California’s cap-and-trade system may be too weak to do its job

California is regarded as a global leader on climate-change policy, having put in place some of the world’s most ambitious carbon-reduction targets. Most recently, it extended its landmark climate law from 2020 out through 2030, drawing international praise and signaling that the state would stay on the path of decarbonization.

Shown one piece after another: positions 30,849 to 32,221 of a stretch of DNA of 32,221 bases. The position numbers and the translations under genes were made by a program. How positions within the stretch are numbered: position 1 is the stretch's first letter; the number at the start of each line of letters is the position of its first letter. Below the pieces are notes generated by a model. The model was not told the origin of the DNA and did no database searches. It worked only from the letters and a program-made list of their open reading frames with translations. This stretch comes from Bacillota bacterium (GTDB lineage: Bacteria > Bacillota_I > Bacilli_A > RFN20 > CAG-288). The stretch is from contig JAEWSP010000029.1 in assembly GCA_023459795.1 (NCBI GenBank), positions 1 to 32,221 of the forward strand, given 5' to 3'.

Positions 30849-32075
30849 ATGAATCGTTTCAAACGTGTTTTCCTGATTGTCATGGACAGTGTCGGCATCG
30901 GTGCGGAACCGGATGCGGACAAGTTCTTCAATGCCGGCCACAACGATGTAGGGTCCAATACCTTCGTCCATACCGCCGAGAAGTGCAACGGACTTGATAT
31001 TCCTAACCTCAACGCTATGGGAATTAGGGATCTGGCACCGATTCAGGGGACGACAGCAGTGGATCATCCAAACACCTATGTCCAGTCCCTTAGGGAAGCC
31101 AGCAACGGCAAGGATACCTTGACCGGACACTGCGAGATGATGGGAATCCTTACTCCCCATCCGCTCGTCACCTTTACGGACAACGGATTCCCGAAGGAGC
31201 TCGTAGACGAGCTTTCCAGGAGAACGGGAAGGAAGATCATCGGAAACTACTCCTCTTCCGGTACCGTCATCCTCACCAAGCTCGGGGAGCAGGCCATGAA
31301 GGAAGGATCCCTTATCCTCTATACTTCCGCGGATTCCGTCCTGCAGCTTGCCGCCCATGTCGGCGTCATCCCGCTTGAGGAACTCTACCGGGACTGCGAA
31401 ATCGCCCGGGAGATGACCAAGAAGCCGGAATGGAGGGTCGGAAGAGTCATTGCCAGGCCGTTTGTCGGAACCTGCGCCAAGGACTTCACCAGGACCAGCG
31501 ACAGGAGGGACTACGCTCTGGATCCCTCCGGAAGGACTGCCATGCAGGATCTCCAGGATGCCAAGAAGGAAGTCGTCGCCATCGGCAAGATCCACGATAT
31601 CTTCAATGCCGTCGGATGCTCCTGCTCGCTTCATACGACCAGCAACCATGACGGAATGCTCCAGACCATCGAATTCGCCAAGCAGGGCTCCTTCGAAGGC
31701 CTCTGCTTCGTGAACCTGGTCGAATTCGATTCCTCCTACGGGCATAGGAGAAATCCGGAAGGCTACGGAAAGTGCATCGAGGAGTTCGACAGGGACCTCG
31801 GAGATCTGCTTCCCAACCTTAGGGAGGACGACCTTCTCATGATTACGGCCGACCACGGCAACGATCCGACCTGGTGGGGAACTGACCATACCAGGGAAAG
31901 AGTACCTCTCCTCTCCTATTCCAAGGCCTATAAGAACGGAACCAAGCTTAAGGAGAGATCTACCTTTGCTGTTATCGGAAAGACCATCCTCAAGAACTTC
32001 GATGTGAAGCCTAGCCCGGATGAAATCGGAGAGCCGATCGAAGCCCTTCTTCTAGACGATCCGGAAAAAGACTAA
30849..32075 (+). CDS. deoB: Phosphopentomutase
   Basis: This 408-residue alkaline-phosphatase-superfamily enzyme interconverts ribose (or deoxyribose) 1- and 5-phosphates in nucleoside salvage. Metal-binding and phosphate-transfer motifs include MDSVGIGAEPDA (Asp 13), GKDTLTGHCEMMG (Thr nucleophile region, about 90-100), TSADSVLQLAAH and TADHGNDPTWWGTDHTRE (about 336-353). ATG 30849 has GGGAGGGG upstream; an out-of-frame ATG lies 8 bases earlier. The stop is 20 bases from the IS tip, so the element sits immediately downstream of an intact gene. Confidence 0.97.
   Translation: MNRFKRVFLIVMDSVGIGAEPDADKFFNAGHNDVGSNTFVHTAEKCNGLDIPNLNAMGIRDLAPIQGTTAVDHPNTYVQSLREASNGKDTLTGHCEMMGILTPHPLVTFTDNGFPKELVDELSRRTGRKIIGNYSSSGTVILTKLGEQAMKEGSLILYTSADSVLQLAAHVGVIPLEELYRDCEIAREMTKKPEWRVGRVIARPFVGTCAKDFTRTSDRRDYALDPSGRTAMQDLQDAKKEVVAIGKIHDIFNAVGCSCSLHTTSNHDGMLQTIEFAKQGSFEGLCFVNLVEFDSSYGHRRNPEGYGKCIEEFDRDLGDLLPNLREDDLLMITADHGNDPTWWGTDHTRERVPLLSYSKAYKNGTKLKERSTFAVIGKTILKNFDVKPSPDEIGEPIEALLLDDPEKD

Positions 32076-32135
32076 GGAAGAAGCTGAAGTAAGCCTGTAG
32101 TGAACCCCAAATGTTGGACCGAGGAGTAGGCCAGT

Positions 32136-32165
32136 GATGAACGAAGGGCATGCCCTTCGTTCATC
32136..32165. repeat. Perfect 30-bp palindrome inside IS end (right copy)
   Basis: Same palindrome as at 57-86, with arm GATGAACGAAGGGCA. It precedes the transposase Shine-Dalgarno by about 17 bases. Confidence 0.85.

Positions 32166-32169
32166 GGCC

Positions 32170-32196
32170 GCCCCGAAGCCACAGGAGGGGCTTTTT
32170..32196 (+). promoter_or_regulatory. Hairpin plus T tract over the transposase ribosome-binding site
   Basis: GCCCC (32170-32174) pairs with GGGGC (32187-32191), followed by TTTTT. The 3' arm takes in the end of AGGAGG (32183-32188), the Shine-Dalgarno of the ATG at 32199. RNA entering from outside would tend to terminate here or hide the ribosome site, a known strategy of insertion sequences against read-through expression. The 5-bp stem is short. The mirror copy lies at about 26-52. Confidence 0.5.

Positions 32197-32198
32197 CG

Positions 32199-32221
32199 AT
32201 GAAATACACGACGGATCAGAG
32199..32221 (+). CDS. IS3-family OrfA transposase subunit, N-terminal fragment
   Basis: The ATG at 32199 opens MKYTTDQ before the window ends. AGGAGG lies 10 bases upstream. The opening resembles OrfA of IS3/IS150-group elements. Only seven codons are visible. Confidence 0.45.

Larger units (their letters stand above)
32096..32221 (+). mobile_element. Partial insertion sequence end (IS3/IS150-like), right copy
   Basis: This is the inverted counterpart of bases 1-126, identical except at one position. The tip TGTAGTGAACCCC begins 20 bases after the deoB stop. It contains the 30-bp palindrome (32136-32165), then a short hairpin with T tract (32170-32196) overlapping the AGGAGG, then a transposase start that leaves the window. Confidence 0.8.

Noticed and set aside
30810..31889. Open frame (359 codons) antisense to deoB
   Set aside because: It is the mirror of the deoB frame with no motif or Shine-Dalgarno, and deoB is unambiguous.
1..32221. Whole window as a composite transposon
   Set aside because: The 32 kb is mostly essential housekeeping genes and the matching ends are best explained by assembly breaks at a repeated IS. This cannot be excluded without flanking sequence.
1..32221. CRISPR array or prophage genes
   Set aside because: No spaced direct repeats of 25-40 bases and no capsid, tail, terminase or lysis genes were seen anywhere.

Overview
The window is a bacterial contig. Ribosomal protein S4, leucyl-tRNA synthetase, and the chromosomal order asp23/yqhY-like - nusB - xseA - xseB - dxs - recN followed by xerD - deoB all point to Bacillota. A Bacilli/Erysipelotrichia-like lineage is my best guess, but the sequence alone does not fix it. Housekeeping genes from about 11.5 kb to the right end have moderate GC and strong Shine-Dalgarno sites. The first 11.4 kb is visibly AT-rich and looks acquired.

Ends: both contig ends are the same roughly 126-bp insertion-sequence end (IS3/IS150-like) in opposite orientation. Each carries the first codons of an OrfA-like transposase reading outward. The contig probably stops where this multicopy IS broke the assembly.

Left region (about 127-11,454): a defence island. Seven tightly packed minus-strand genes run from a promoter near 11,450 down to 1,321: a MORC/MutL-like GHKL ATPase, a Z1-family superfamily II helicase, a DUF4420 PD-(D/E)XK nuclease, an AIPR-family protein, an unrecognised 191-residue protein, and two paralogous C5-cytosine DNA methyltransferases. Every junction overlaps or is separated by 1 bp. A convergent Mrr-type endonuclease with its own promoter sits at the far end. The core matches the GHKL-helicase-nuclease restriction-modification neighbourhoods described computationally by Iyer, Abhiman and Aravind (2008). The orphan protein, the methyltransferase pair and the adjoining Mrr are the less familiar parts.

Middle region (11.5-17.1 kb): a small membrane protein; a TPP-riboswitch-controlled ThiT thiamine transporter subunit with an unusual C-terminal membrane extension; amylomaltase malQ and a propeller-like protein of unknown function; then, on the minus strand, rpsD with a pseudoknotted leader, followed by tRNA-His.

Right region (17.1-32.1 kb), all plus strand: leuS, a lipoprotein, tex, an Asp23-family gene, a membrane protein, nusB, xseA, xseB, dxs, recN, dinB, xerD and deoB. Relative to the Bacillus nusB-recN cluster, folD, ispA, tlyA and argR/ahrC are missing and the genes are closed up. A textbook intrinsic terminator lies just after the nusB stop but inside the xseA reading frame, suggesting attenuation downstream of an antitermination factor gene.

But now comes the hard part: implementation. California must design and implement a system of emission reductions that can meet its aggressive 2030 target. If it doesn’t, all the hype will have been for nothing. If it designs a system that fails, California will go from an inspiration to a cautionary tale.

And beneath all the happy talk, behind the scenes, there are troubling signs that the system California regulators have proposed will not be up to the task. At every juncture, the state’s oil industry has had enormous influence on program design. The result is a system fated to underperform.